Key takes the heat over national super
Tue, 12 Jun 2012 5:40a.m.
Labour is warning the Government it faces hard choices over national super.
Backed by a poll showing most people think the pension age should be raised, leader David Shearer says Prime Minister John Key can't maintain an attitude that "somehow the future will look after itself".
A sharp focus has been put on the issue by a new report saying the cost of national super will double to 12 percent of gross domestic product by the end of the century and tax rates would have to increase by 28 percent to pay for it.
Labour says the Government must decide whether to raise the age, raise taxes, or cut entitlements.
Mr Key says there's no need to do anything until at least 2020 and he isn't backing of his 2008 pledge to resign from Parliament if anything changes under his watch.
Mr Shearer says the problem has to be addressed now.
"At the moment there are 5.6 workers for every retired person but in less than 30 years that will be reduced to 2.5," he said.
"We must be fair to young New Zealanders by making sure there will be a pension scheme in place for them when they retire."
The TV3 Reid Research poll, released on Monday night, showed 63 percent of 1000 voters questioned thought the age - currently 65 - should be raised to 66 or 67 from 2020 or even earlier, while 37 percent didn't.
The Council of Trade Unions is concerned there will not be enough jobs to go round if the pension age rises by a couple of years.
Peter Conway says the debate is worrying its members.
"To have the qualifying age for national super pushed out at the same time as we've got discrimination against older people in the workforce, it's clearly going to have a damaging impact."
NZN / RadioLIVE
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29/06/2012 4:57:24 a.m.
General Motors has announced their plan to reduce their pension liability by an anticipated 26 billion dollars. The plan, announced on June 1, will offer select U.S. retirees a continued monthly payment and other salaried retirees a lump-sum payment. This decision is a complex one, and obtaining the advice of a qualified financial advisor is recommended. A free white paper and additional information on the GM (NYSE:GM) Pension Buyout plan is available at http://www.gmpensionbuyout.info. The deadline for the pension buyout plan is July 20, 2012.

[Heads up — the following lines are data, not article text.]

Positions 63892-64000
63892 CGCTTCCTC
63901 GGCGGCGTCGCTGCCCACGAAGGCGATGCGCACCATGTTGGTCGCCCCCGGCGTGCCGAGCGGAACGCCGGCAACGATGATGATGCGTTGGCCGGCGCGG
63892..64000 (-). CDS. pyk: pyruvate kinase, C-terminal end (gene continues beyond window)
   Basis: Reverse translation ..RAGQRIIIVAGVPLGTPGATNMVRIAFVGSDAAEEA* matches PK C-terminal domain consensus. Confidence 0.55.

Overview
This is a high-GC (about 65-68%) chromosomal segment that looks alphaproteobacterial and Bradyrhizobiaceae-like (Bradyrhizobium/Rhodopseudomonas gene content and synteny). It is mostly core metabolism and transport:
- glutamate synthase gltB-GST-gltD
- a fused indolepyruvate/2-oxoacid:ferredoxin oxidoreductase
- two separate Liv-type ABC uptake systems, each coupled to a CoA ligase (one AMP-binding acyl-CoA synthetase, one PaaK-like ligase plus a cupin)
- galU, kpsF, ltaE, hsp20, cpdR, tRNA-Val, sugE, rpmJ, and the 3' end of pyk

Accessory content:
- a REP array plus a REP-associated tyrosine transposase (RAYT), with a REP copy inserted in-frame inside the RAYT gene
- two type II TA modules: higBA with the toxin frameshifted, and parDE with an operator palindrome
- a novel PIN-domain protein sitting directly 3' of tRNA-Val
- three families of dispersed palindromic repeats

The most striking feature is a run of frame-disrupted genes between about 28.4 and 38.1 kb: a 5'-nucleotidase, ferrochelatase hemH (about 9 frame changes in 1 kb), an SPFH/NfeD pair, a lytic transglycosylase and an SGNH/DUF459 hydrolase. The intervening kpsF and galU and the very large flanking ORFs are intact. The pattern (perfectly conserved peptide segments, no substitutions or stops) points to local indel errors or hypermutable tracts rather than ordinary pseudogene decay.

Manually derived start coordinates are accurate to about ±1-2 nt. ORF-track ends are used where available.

12/06/2012 6:46:41 p.m.
I was one of the people polled by Reid Research last week on this issue and have to say the question on raising the age of super was a most rhetorical device. Reid Research asked me; "Do you support raising the age of super, or reducing spending on education? "
I told them it was incredibly leading and refused to answer.
12/06/2012 5:13:32 p.m.
I reckon we should go back to the system Bill Rowlings put in place and Muldoon stuffed up. We would be billions in pocket now. Forget about raising again, do what is suggested above.
12/06/2012 12:58:52 p.m.
local kiwi wrote:
i think the first thing to do is means test the pension. It means that if your earning an income from investments or choosing to work longer you dont need a handout from the government. The figure just dont work out even if you are only retired on a pension for 10 years at 15k a year you would have to have about 150k in kiwi-saver or have paid that in tax doesnt balance never will Most countries including Australia means-test and obviously if the retirement age is 70 you could apply at 65 to get a pension if you wish Governments are not bottomless pits of money they are just the holders of tax paid by the community which is not going to pay the pesion,dole sickness benefits, invalid benefits and build roads and so on without eventually having to say NO